BEAUFORT CO., SC (WTOC) - At 11 years old, Aaron Fields was diagnosed with juvenile diabetes.
Now 22 years later, this Lowcountry husband and father of six children is fighting for his life. His kidneys are failing and it's going to take a stranger to save his life.
He's so desperate, his doctor sent him to social media in hopes of him finding a living donor. The good news: there's hope! One of you could hold the key.
About five years ago, diabetes caused Fields to start losing his vision. His retinas were detaching from the back of his eyes. He had 2/3 detachment in his right eye and 1/3 detachment in his left eye.
He fights back the tears as he explains what happened.
"They would do surgery on that I first, but after having surgery on my left eye. I went completely blind," Fields said.
"When everything started, I was a stay at home parent. It all flipped. Now, he stays at home," his wife, Denise Fields added.
Fields is still blind in his right eye. Although his vision returned in his left eye, his eyes are very sensitive, so he must avoid the sun and the lights in his home must remain very dim. He has also been battling the most serious health challenge of his life- stage 4 kidney failure. His kidneys are only functioning at 15 percent.
"It's emotional. I work right up the road. Every time I see an ambulance go by, I'm like oh am I going to get a call? Is it him?" Denise explained.
Aaron is in desperate need of a living kidney donor.
"With a living kidney donation coming from a healthy person, you would give that backup kidney to someone in need. Giving that kidney, you are still healthy, and you give someone else a chance to live as healthy as you are," Aaron explained.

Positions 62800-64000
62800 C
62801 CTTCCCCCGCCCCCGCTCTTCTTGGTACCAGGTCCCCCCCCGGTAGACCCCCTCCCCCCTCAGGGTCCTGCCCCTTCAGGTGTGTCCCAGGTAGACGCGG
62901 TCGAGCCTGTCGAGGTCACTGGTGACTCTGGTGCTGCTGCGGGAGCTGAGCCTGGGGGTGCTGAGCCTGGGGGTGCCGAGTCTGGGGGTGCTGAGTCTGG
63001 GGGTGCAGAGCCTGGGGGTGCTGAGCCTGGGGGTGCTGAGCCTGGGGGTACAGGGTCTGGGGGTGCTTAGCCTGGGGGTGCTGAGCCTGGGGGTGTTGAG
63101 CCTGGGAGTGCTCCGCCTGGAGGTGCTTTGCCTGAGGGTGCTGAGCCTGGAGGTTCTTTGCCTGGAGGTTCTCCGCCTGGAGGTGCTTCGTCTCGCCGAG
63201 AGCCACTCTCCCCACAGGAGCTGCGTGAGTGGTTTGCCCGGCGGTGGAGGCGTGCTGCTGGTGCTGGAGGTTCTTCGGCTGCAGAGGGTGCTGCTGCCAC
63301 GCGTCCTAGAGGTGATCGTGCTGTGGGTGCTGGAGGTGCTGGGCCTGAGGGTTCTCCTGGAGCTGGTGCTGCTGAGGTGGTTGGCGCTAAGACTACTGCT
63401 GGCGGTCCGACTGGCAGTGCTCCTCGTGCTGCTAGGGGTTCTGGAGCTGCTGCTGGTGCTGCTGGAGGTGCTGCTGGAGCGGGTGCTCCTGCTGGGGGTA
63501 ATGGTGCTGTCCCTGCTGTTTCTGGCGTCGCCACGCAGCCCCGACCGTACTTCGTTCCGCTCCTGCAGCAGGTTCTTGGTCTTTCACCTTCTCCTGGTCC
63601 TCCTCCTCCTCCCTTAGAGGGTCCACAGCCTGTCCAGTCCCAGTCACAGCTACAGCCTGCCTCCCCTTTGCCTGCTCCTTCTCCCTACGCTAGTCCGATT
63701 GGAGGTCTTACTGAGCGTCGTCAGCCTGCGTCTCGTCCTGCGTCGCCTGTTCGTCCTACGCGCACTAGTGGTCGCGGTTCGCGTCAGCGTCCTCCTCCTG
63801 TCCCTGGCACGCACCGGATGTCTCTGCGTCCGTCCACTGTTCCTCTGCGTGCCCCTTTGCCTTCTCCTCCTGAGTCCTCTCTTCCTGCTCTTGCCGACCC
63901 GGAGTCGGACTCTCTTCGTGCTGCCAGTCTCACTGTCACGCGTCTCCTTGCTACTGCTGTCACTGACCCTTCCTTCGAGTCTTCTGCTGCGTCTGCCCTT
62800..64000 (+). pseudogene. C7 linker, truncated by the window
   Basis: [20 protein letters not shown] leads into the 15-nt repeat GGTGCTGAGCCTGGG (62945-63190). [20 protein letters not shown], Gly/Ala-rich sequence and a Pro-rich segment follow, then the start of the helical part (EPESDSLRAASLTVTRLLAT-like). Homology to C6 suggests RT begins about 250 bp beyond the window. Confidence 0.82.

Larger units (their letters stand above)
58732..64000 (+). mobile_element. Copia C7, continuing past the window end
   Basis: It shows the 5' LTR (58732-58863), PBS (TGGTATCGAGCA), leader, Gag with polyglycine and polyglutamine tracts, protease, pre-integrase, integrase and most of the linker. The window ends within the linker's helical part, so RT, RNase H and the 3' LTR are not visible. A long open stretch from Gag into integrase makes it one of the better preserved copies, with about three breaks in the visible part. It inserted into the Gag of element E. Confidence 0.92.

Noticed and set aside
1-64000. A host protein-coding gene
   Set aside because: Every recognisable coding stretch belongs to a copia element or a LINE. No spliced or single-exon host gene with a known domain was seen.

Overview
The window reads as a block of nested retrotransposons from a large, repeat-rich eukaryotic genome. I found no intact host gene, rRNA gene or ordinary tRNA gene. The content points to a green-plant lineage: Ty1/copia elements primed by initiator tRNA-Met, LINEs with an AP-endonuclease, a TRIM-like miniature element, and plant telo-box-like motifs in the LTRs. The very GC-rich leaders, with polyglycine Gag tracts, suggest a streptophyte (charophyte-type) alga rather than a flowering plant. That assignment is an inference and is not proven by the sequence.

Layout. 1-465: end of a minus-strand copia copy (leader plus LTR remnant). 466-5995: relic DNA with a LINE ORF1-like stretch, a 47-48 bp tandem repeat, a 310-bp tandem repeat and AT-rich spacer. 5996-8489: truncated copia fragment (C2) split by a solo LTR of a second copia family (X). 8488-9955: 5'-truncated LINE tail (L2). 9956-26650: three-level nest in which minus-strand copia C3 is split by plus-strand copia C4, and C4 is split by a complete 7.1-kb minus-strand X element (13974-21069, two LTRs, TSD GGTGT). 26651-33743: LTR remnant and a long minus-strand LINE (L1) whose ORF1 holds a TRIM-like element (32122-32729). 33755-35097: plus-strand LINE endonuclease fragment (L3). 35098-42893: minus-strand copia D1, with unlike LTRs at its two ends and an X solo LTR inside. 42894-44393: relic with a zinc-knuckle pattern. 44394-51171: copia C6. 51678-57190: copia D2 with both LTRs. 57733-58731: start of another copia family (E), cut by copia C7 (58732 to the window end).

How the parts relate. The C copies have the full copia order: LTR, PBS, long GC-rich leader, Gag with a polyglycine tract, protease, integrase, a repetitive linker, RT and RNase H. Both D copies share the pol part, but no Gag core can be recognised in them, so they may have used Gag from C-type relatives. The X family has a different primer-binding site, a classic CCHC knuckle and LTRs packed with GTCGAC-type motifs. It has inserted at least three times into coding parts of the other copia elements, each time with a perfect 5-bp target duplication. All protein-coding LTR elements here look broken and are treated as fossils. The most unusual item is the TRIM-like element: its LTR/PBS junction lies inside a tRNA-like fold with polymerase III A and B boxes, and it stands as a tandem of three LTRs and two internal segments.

Most recipients live well over 20 years. That would mean the world to Aaron and his family.
"I would love to see my kids go through school graduate can become fathers and mothers themselves. Have kids have great careers. I would love to see them to that. Wouldn't you want to see your kids grow?"
Because of health issues, no adults in Aaron or Denise's families are healthy enough to donate. Denise has been very honest with her young children about what's going on.
"Explaining to my kids that if daddy doesn't get a kidney, daddy is going to die and that is hard. Tell your kids, 'Hey, your dad's life belongs to some stranger. We just need some stranger.' There's no one else that can help us," Denise said.
As Aaron teaches his son to play "Amazing Grace", grace is what the whole family's praying for more than ever these days.
"Imagine you about to lose a spouse or child for that matter and somebody can help them. If you can help somebody, you should. I could, I would give my kidney to him in a heartbeat if I could," Denise added.
Aaron is O positive, but you can help him even if you don't have his exact blood type because he's part of the Medical University of South Carolina's Transplant Exchange Program. If you're interested, call the Medical University of South Carolina's Transplant Unit at 843-792-1594. Remember to tell them you want to help Aaron Fields.
Once the transplant is done, Aaron will have to remain in Charleston for three weeks. If you'd like to help the family with medical expenses, you can click on this link to make donations.